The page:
While significant, the correlation between single-parent households and crime still leaves a lot of variation to be explained. One variable that jumped out from my perusal of the data was the “urban” factor. Note the red data points above. They represent the following urban-core localities — Richmond, Hopewell, Petersburg, Roanoke, Norfolk, Portsmouth, Newport News, Fredericksburg, Charlottesville, and Danville. Because they have high levels of single-family households, one would expect them to experience higher rates of violent crime. However, all but Danville are above the trend line, indicating that these cities experience more violent crime than otherwise would be expected. Several small cities — Franklin, Radford, Galax — also are high-crime outliers above the trend-line. That pattern suggests that the clustering of poor people geographically might contribute to crime.

It would be fascinating to see if there is a synergy between poverty and single-parent households by plotting the relationship between violent crime and the percentage of poor single-family households in a locality. Similarly, it would be interesting to explore the role of race/ethnicity while controlling for poverty and other sociological variables.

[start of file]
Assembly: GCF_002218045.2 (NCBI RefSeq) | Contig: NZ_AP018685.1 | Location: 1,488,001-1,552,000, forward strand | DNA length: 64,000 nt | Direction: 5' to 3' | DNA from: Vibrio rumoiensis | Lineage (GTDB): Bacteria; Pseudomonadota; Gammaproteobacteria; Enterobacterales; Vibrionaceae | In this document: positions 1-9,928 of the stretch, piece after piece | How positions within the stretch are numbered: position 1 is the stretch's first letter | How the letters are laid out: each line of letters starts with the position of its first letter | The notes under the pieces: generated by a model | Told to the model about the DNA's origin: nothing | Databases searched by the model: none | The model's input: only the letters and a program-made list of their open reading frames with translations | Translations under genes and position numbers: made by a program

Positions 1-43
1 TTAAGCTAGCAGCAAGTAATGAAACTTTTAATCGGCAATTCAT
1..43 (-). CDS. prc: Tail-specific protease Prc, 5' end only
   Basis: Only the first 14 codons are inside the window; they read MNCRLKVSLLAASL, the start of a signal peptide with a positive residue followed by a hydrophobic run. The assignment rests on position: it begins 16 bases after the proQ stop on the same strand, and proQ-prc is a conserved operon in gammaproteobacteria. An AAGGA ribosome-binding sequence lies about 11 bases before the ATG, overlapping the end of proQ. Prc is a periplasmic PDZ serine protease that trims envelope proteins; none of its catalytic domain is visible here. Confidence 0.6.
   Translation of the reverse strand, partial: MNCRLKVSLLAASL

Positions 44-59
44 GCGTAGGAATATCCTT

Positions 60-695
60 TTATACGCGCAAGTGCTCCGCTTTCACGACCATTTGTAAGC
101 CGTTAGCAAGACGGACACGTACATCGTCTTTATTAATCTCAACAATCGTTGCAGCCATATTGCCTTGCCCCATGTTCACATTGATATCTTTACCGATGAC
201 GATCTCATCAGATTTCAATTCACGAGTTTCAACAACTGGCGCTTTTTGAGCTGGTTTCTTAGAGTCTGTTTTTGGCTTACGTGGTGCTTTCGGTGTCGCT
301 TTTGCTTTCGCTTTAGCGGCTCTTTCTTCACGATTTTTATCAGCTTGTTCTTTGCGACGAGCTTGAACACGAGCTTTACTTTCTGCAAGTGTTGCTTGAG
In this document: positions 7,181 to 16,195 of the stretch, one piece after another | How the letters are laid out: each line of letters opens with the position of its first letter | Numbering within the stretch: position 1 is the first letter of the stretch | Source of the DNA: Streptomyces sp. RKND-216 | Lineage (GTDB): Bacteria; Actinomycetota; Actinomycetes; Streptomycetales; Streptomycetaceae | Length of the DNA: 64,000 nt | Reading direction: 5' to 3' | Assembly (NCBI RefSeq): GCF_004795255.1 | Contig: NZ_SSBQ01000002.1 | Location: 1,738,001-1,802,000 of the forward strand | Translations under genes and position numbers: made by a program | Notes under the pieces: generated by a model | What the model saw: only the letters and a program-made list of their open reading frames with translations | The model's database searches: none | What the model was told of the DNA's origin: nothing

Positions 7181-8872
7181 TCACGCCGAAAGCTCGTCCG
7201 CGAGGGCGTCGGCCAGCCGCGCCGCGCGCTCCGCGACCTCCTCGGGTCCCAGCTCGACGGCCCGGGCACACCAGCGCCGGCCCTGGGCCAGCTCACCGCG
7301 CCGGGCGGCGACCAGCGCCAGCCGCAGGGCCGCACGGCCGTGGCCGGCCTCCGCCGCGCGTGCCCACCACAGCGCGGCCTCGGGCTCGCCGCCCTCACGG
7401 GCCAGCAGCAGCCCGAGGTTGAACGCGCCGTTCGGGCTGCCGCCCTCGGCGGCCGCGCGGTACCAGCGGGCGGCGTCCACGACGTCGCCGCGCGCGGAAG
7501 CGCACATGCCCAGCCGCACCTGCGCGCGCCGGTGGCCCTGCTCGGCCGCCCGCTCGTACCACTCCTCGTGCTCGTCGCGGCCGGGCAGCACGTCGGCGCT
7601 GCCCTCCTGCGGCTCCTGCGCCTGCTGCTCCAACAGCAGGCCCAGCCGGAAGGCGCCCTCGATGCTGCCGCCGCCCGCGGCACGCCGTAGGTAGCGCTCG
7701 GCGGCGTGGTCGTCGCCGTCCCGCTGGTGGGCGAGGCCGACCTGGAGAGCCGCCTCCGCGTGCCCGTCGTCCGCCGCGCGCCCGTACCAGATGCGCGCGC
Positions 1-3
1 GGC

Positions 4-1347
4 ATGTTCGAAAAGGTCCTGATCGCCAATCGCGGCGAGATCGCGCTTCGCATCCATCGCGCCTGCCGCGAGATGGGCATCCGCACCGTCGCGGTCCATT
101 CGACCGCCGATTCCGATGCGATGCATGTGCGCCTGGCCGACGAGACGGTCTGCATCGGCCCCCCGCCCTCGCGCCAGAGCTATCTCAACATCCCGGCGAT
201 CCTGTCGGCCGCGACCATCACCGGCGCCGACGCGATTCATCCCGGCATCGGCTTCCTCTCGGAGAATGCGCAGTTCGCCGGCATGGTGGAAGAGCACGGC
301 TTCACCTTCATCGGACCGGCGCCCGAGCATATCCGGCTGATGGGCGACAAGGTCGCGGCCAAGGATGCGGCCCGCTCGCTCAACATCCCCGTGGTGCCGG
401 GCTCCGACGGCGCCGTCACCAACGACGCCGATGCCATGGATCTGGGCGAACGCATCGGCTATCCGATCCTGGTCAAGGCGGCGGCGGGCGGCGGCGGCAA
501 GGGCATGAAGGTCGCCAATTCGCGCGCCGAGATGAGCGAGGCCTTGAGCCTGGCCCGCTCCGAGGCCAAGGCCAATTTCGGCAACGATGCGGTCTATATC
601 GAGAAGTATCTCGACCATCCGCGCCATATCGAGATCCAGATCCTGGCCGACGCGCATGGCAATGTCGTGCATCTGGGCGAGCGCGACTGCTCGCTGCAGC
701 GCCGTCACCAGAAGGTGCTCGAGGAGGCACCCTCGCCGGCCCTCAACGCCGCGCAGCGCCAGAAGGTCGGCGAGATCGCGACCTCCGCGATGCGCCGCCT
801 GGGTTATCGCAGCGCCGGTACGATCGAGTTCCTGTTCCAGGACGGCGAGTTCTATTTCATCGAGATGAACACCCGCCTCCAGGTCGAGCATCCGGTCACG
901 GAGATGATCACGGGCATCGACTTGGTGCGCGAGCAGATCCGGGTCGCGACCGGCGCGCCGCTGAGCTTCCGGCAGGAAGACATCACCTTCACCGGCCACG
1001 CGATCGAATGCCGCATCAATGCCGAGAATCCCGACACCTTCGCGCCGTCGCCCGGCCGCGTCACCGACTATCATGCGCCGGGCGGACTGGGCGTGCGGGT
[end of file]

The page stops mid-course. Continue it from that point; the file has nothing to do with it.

A thorough explanation of crime also would delve into factors that likely can’t be measured at all. Petersburg Mayor Sam Parham talked about changing attitudes. “I’m a Generation X’er, and growing up in Petersburg, we had some fights and we had some people when I was younger, as a kid, who would pull out a gun,” he said. “But they wouldn’t shoot anybody, they’d just shoot up in the air.” I can’t think of any way to quantify the desensitization to violence.

Besides focusing on high-crime localities, we could ask what we could learn from low-crime localities. For example, Buchanan County in far Southwest Virginia has a 27.9% poverty rate, significantly higher than Petersburg’s 21.8% poverty rate, and with the demise of coal mining, its economic prospects are just as dismal. Yet Buchanan’s violent crime rate of 145 per 100,000 population is one-third of Petersburg’s rate of 560. What could account for such a disparity?

Public policy should address “root causes” rather than throw money at symptoms. But first we need to understand what those root causes. And we can’t do that without questioning the pious platitudes of the conventional wisdom.

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20 responses to “Pious Platitudes about Poverty and Crime”

  1. Reed Fawell 3rd Avatar
    Reed Fawell 3rd

    This most recent Richmond Times Dispatch article sheds no light whatever on the root causes of crime in the City of Portsmouth, or anywhere else for that matter. It does however shed much light on the ideological group think agenda and blinkered and blind psychology that drives today’s liberal political establishment in Virginia, and its allied news media.